Zoo Says It’ll Make Changes After 21 Animals Die In A Single Day


Earlier this month, 18 stingrays and 3 sharks on exhibit at Michigan's John Ball Zoo died as a result of a mechanical failure in their unnatural confines.

The animals had been housed in a small outdoor lagoon, where guests were invited to reach in and touch them. To make the shallow pool livable, a life-support system of oxygen-supplying pumps was used to aerate the water. On July 8, however, after heavy rains caused those pumps to malfunction, all the animals were found to have suffocated to death.

Zoo officials called it a "heart-wrenching incident" - but critics argue that it was an accident waiting to happen.

"There are few exhibits deadlier than a touch tank," PETA wrote in a statement, "where sensitive aquatic animals are unable to escape a constant onslaught of groping hands that dirty and pollute the water with bacteria and where a single malfunction or mistake could suffocate and poison dozens of animals in one go."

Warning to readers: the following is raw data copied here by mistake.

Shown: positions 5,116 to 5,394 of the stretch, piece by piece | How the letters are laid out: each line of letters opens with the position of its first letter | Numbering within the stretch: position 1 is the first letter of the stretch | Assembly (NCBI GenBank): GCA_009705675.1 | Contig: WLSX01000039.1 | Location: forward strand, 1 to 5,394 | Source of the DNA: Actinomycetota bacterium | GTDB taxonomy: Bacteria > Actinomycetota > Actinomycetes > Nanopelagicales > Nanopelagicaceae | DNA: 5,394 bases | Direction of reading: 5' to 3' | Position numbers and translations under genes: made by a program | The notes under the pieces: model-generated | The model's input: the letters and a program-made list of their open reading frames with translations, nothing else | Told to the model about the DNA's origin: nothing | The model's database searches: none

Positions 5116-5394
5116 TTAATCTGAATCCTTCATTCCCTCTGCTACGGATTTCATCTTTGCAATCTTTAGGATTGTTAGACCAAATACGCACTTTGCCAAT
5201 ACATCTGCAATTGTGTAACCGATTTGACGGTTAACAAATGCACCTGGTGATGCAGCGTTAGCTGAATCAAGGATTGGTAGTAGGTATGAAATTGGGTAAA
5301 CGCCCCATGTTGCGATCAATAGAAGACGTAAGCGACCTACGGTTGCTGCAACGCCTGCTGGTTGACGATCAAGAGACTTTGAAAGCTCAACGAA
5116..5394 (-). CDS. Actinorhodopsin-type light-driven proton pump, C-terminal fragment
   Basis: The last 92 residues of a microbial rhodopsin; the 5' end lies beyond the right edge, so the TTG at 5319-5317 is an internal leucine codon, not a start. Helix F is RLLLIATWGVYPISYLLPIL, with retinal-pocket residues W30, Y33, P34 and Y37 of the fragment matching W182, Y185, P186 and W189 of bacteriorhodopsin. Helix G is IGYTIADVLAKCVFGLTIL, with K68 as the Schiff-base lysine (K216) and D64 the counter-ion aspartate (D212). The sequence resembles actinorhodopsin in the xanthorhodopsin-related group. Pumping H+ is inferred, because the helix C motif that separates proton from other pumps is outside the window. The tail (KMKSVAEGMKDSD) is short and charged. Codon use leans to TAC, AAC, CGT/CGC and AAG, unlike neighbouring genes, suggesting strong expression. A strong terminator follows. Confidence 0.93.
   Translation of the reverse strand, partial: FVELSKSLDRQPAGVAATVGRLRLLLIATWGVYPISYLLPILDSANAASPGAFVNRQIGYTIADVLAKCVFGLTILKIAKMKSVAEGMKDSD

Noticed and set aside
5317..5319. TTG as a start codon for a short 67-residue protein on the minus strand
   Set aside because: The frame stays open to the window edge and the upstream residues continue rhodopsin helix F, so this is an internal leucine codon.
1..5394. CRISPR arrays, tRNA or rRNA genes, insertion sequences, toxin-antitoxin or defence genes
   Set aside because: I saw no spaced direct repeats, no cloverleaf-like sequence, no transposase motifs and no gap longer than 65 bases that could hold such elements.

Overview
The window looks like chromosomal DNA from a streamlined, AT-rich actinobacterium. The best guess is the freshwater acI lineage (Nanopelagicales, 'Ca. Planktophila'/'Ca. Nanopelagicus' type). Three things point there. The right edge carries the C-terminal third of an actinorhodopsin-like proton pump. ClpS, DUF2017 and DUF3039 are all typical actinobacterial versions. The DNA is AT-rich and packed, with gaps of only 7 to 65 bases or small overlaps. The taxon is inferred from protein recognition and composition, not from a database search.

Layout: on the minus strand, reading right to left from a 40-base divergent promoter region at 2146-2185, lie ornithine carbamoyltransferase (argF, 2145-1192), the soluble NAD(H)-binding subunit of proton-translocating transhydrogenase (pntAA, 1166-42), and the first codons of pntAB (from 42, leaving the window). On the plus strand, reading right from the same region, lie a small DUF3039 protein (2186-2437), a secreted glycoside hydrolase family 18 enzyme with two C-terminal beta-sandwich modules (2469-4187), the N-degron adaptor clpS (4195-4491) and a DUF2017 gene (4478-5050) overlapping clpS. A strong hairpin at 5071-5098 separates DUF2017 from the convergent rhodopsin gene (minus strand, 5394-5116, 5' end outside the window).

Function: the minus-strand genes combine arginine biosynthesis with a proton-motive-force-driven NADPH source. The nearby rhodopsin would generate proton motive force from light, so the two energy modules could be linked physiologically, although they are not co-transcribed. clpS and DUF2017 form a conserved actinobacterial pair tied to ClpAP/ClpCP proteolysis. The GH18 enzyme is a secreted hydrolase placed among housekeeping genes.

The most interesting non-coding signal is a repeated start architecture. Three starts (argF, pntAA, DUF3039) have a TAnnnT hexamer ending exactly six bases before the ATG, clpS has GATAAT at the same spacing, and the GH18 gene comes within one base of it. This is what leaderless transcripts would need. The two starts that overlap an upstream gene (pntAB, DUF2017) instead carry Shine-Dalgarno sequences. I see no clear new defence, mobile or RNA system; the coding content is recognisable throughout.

Rather than simply restock the lagoon, one of the zoo's most popular attractions, CEO Peter D'Arienzo says it will not reopen, at least in its current form.

"It just doesn't feel right getting new stingrays when we don't have a proper backup pump," said D'Arienzo, as quoted by MLive. "No new stingray exhibit will be built until we know that can be done. We are responsible for these animals. It is our number one reason for being here. Anything less is not acceptable."

While any zoo reforms made with animal safety in mind are certainly commendable, rethinking captivity itself would be the best move of all.